Last week the U.S. Securities and Exchange Commission (SEC) published new cybersecurity guidance for public companies. The guidance reinforces and expands upon a 2011 SEC publication, and highlights two additional topics: (1) the importance of robust cybersecurity disclosure policies and procedures and (2) the application of insider trading prohibitions in the cybersecurity context.
Disclosure Controls and Procedures
The guidance stresses the need for companies to “adopt comprehensive policies and procedures related to cybersecurity” in order to satisfy pre-existing reporting obligations. Such policies “should not be limited to disclosure specifically required, but should also ensure timely collection and evaluation of information potentially subject to required disclosure.” In addition, companies should adopt procedures that enable them to pinpoint cybersecurity risks and identify incidents, and “provide for open communications between technical experts and disclosure advisors.”
According to the SEC, there must be sufficient controls and procedures in place to ensure that relevant information about cybersecurity incidents “is processed and reported to the appropriate personnel, including up the corporate ladder.” This means that companies should have a clear escalation path from employees/IT personnel to the C-suite and up to the boardroom. While the guidance acknowledges that public disclosures on cybersecurity incidents may necessarily be limited at times, companies should adopt procedures to update disclosures as they learn additional information. Significantly, “an ongoing internal or external investigation – which often can be lengthy – would not on its own provide a basis for avoiding disclosures of a material cybersecurity incident.”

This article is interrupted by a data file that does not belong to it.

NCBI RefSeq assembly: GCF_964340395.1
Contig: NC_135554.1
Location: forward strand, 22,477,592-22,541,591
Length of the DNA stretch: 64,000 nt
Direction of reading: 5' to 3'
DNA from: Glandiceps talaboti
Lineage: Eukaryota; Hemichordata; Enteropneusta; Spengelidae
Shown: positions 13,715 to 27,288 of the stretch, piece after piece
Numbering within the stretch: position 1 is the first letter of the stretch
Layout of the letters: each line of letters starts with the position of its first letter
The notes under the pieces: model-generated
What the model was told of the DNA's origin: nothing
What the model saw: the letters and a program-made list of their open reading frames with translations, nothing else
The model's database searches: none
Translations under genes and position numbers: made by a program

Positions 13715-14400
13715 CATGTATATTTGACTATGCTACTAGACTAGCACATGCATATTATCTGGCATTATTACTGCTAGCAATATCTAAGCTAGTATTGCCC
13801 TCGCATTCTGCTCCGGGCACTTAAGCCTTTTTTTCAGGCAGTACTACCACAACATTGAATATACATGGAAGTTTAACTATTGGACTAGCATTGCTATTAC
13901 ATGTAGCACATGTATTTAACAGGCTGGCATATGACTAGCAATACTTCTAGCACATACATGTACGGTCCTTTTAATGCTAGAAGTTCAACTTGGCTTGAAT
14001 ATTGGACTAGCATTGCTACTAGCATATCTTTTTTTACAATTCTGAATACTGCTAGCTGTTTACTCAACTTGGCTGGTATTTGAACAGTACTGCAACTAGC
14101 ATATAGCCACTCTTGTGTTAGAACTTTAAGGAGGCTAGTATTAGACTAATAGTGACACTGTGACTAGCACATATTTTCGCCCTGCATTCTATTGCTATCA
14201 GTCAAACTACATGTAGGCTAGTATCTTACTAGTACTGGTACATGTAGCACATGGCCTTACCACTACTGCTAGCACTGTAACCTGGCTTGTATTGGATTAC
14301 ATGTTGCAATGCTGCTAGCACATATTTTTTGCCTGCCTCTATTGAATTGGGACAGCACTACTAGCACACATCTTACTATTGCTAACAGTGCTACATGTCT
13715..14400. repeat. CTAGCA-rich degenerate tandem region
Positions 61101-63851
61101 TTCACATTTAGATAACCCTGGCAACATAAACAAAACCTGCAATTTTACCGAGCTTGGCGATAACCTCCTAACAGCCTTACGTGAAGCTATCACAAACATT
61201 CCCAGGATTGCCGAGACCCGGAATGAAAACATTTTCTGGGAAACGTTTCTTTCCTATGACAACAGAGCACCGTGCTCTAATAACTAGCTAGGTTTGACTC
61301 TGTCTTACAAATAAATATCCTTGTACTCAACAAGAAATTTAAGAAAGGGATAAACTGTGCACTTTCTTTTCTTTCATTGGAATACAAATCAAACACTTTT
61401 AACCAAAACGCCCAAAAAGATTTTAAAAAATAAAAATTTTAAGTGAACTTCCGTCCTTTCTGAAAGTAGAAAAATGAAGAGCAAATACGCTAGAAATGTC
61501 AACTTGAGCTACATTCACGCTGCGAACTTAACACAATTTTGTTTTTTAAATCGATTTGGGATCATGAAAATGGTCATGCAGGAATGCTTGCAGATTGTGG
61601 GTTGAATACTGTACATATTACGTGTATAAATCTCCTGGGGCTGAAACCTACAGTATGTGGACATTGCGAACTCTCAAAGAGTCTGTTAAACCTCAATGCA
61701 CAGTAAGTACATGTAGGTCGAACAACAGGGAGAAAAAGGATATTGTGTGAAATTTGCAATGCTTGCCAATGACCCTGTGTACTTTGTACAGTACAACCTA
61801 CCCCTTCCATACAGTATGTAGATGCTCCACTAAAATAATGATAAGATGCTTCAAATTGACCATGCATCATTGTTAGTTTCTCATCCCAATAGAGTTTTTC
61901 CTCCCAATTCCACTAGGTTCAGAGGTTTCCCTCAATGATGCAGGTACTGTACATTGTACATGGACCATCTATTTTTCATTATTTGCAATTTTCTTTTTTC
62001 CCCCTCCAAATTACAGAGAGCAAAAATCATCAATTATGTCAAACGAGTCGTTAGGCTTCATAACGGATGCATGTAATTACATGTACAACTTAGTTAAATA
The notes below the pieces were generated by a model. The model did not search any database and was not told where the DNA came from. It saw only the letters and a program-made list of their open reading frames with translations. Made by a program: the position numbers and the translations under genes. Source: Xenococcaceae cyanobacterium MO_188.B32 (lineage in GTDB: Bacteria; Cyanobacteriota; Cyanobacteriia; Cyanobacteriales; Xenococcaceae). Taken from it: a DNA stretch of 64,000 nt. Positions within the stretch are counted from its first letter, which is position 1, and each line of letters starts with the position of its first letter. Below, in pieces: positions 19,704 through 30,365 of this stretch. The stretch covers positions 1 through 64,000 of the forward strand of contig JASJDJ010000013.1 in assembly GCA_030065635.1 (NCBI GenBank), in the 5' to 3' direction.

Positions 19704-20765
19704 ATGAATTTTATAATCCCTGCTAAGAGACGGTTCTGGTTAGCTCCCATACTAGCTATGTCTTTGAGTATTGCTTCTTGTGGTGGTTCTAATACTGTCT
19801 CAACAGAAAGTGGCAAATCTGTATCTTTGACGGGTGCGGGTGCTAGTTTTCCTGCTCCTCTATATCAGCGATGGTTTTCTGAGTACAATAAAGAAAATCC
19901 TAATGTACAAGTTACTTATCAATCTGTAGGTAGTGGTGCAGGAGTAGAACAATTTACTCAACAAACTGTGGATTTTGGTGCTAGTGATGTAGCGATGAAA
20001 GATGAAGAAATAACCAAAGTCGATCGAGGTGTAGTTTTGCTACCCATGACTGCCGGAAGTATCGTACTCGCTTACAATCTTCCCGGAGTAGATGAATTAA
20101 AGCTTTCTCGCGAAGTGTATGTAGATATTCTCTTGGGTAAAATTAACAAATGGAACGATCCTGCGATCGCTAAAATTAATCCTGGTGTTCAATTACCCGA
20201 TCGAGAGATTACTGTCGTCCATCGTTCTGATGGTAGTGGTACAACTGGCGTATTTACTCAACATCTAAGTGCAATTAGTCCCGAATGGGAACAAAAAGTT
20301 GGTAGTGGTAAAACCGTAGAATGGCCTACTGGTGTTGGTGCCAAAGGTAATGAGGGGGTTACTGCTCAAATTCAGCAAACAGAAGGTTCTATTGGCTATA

As the guidance notes, information about a company’s cybersecurity risks and incidents may be material nonpublic information. It is illegal to trade a security “on the basis of material nonpublic information about that security or issuer, in breach of a duty of trust or confidence that is owed directly, indirectly, or derivatively, to the issuer of that security or the shareholders of that issuer, or to any other person who is the source of the material nonpublic information.” “The materiality of cybersecurity risks or incidents
depends upon their nature, extent, and potential magnitude” and on the “range of harm that such incidents could cause” including possible litigation or regulatory action.
To prevent illegal insider trading companies should adopt policies and procedures to “guard against directors, officers, and other corporate insiders taking advantage of the period between the company’s discovery of a cybersecurity incident and public disclosure of the incident to trade on material nonpublic information about the incident.” This may include implementing restrictions on insider trading during the investigation of a cybersecurity incident or of a discovered cybsersecurity risk/vulnerability.
All public companies should take a close look at their policies and procedures on disclosures and insider trading to ensure that they specifically address cybersecurity incidents and cybersecurity risks.